Everyone’s learning curve looks a little different. We expect this for our students and make adjustments based on readiness, development, prior knowledge, and even preference. Why is it so hard to remember that adults need this, too?
I’m part of a school district who has a lot of learning to do when it comes to using 21st century tools. For many years the resources simply weren’t available and gaps formed in our knowledge that weren’t addressed. Learning curves steepened and what was once a gentle rise of change became shear cliffs with their tops obscured in fog the longer those gaps went unaddressed.
We teachers expect much from our students, but we expect so much more of ourselves. Failure, weakness, and being a novice are not comfortable for us when we are expected to be our professional best. In many ways, we feel as though someone has dropped us at the foot of that cliff with a pile of climbing equipment and said: Go for it. Maybe some of us have been climbing before and know the difference between belay and rappel; maybe the closest some of us have been to climbing a cliff has been standing on a chair to reach a high shelf.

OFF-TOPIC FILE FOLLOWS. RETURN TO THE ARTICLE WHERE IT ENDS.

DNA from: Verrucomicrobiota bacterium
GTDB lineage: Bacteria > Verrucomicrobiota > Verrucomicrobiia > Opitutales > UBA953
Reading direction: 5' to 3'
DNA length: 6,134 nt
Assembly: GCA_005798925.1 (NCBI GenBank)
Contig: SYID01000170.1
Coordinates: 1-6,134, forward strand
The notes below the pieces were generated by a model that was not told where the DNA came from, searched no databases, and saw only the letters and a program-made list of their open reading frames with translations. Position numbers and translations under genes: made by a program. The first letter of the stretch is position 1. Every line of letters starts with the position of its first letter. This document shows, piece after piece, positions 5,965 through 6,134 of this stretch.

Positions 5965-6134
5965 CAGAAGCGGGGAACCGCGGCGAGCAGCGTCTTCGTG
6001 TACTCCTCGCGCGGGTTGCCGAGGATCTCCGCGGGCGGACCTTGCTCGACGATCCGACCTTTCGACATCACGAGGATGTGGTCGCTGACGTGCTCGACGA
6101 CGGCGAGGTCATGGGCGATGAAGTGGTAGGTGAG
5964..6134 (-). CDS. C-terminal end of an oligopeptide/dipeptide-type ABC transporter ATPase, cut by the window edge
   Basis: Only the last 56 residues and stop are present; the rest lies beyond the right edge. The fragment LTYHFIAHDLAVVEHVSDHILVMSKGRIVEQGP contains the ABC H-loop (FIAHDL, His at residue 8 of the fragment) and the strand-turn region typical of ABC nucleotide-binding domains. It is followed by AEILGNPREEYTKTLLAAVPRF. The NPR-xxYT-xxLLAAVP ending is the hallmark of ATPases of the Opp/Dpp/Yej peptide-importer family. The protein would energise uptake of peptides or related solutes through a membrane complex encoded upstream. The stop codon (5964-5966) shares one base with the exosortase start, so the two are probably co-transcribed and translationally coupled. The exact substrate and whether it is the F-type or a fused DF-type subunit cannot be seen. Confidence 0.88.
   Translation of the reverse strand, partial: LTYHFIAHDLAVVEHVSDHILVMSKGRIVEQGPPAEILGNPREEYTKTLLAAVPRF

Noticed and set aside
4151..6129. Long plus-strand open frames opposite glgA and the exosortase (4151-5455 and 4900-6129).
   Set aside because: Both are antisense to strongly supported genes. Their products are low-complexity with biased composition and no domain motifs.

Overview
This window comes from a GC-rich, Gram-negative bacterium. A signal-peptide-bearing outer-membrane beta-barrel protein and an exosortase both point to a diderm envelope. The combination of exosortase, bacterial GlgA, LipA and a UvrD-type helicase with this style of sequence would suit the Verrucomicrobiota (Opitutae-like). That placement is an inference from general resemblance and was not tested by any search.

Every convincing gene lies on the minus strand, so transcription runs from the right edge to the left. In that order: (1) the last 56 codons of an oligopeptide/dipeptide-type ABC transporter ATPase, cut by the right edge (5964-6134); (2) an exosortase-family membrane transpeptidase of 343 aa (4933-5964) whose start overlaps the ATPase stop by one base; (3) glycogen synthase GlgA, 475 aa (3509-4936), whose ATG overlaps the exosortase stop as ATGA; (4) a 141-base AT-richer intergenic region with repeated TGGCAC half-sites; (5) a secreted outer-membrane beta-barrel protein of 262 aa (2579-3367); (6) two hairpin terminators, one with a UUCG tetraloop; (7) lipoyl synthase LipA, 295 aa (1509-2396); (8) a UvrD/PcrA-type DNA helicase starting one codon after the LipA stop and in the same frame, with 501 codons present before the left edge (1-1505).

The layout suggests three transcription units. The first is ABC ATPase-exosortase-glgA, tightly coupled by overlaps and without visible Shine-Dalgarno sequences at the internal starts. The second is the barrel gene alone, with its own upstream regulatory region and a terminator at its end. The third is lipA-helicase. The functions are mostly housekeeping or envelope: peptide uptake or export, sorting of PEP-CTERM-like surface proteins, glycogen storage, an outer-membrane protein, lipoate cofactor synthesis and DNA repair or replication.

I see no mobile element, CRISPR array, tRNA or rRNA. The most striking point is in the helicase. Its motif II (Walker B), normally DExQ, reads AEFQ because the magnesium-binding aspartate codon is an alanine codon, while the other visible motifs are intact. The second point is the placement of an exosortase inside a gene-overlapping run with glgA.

Today my grade level team met to try something new with shared files and folders. For some of us, we had already started exploring. Others were opening files for the first time. The tension and frustration in the room was palpable, but what made me the most proud to be part of my team is that not one person said, “I give up.” A few scouts had already been part of the way up the mountain–testing the footholds, warning those who followed along about our mistakes, where we’d slipped and fallen. We trusted one another to help one another as we learned together. No one falls and gets left behind.
It might sound like a silly thing to those educators with experience who have been using Google Apps or Dropbox or any number of so-called 21st century tools for years–those who have summited Everest and barely remember the fearful, halting first attempts they made; but for us, the newbies, this was a victory. We’re a little scraped and sore, but we’re climbing. Together.
Cross-posted on Sanderling.